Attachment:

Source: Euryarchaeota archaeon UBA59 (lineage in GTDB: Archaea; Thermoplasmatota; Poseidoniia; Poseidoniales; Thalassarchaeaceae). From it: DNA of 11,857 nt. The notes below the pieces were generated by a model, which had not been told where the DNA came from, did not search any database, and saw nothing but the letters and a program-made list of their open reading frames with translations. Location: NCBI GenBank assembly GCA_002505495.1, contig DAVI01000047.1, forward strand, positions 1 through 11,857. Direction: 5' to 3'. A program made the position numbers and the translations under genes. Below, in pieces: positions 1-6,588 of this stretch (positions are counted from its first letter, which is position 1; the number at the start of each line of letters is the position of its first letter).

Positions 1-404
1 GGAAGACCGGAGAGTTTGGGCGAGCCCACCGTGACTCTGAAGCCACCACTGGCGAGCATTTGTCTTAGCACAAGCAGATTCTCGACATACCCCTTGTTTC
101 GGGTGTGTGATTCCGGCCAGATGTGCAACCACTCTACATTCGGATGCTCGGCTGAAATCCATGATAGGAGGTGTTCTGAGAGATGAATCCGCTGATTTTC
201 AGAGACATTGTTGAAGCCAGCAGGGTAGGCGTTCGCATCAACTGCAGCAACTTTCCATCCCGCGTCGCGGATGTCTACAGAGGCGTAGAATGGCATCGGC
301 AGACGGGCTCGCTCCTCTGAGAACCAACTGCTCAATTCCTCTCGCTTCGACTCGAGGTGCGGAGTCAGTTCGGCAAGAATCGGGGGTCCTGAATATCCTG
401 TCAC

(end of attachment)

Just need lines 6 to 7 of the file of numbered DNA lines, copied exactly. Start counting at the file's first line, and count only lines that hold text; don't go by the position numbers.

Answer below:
301 AGACGGGCTCGCTCCTCTGAGAACCAACTGCTCAATTCCTCTCGCTTCGACTCGAGGTGCGGAGTCAGTTCGGCAAGAATCGGGGGTCCTGAATATCCTG
401 TCAC